Refrigeration: The requirement of low capital and operational cost, low energy and simplicity has suggested ejector refrigeration systems as a strong alternative to mechanical compressor-based systems [19][20]. Details on the application in refrigeration technology has been reviewed by several reviewers in the past [21][22].
    Figure 2. (a) Ejector priming, (b) manual priming (source [23]).
    Based on the application in the industrial technologies various ejectors are available in the market. The construction and shapes of ejectors are shown in Figure 3.
    Figure 3. Commercial products available on the market [24][25][26][27][28][29].

    1.3. Operational Principle

    In the case of ejectors, the jet passing nozzle induces steady flow eddy current to its surroundings, at the suction chamber, due to momentum transfer, which accelerates the secondary flow. During this momentum exchange of primary fluid into secondary, the secondary phase forms dispersed bubbles inside the primary flow stream. This momentum exchange is defined by the momentum exchange coefficient which is a function of drag coefficient, bubble size and phase velocities [30]. The potential energy in two phases is converted to kinetic energy through a special case of Bernoulli—Venturi effect, where flow mixes and accelerates through the mixing chamber. The two-phase mixing results in the induction of pressure shock waves of high frequencies. The accelerated flow with dropped static pressure passes through the throat; this causes further movement of the secondary phase from the suction port into the motive stream. At the diffuser section, velocity decreases and hence the fluid recovers pressure energy and compress the secondary phase before discharge. Thus far, the system has been able to recover only about 40% of pressure energy. Here, the system is performing three operations at once, causing suction of low-pressure fluid, mixing it with mainstream and discharging at a higher pressure. The discharge occurs at an intermediate of motive and suction pressure [31][32].
    The static pressure difference in the two-phase flow through a narrow constriction, may result in fan out of primary flow core and form a fictive throat, where flow continues after the secondary flow attains sonic condition. Although not practiced, but concepts on the use of additional suction nozzle for pre-acceleration of stagnant suction fluid has been discussed to reduce large shearing loss during mixing of phases at the high-velocity difference. It can also be a supporting factor to minimize the fan out phenomenon. Performance characteristics of ejectors are defined through suction pressure ratio and mass entrainment ratio. The ratio of system exits to suction flow pressure is suction pressure ratio and the ratio of suction to motive mass flow rate is entrainment ratio. A system is said to be well designed if it has large suction pressure and mass entrainment ratios at the same time [33].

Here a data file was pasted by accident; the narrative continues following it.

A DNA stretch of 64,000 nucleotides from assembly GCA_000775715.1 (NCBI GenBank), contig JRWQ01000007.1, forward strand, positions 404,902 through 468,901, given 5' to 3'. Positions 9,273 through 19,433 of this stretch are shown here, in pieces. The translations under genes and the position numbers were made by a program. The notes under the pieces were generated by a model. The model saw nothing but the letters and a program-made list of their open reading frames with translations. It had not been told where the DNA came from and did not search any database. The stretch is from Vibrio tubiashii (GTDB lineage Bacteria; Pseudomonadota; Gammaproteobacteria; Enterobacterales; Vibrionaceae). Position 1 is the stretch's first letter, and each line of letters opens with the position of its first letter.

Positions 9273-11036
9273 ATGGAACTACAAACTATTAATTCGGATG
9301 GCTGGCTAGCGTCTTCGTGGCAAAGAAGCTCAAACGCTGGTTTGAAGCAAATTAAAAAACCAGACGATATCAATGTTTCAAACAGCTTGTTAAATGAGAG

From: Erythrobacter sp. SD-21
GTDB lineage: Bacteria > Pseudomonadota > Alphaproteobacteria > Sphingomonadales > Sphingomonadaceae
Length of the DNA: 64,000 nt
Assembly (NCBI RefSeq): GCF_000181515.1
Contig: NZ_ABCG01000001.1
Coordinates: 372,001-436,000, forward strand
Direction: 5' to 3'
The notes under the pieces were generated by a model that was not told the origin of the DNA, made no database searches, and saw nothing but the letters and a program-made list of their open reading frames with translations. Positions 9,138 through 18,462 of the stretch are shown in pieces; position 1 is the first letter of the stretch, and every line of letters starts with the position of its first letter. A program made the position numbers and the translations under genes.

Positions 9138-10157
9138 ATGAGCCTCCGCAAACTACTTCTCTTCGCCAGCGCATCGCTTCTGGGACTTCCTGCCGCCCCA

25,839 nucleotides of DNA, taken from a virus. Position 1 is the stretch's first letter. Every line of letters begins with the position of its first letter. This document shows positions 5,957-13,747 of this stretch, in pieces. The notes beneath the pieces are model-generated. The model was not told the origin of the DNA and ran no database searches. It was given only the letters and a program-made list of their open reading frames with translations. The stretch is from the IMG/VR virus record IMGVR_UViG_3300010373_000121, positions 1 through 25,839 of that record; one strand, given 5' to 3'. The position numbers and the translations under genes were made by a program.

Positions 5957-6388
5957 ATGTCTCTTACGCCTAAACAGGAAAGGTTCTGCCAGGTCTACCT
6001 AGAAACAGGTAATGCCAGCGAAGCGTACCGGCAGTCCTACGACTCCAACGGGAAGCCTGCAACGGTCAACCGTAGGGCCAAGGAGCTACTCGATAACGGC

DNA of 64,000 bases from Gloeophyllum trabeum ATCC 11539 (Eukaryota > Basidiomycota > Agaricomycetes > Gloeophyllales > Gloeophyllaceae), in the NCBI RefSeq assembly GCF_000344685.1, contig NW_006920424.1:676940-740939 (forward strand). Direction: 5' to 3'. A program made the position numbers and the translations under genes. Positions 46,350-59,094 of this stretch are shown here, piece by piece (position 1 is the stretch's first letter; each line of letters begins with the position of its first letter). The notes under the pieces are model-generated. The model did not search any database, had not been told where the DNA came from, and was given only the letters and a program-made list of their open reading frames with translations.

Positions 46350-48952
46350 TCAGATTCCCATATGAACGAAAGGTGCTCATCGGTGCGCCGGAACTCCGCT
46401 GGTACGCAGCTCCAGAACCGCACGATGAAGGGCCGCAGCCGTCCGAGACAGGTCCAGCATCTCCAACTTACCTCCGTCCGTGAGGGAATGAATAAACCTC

1.4. Performance Estimation Parameters

    For almost all applications, performance is measured through entrainment ratio (ER) and compression ratio (CR). Compression ratio is the fraction of delivery pressure to suction pressure and entrainment ratio is a fraction of suction mass to motive mass flow rate, numerically defined by equations.˙m
    dP
    Calculated values of ER for each of the cases of CR are plotted for Figure 4, which forms performance characteristics for the ejector. There are two operational conditions, stable and unstable. With momentum induction of motive flow, secondary flow continuously entrains, resulting in declination of secondary flow pressure, this causes a gradual increment in CR of the ejector. Figure 3 describes three prime operation modes, stable, critical and unstable. At stable, the entrainment ratio remains unchanged until its critical CR is reached. At critical CR, the highest suction occurs, hence it is called maximum discharge point (MDP). Post this, fluctuation and drop in entrainment ratio were observed along with reversed flow. Reversed flow condition is the minimum ER above which motive flow reverses in the loop. Practically, the performance curve is drawn by varying back pressure, at constant inlet pressure and temperature [34].
    Figure 4. Ejector performance curve.
    Experimental methods with implementation of pressure and flow sensors or orifices have been used to log the result for performance estimation. Computational methods with pressures as boundary conditions were found to be abundantly implemented, along with an additional definition of condensation model in some of the cases.

    2. Design Modifications of Ejector

    Ejectors are broadly of two types based on geometric construction, constant area mixing (CAM) and constant pressure mixing (CPM). Eames [35] proposed a new design with constant rate of momentum change, which has the advantage of both CAM and CPM. Computational and experimental studies show better overall performance of ejectors [36] with increases in critical condensing temperatures and higher entrainment ratios. Kumar et al. [37] considered the rate of energy change as a primary consideration for ejector design. The constant rate of kinetic energy change method allows overcoming the thermodynamic shock by shifting to a description of flow physics.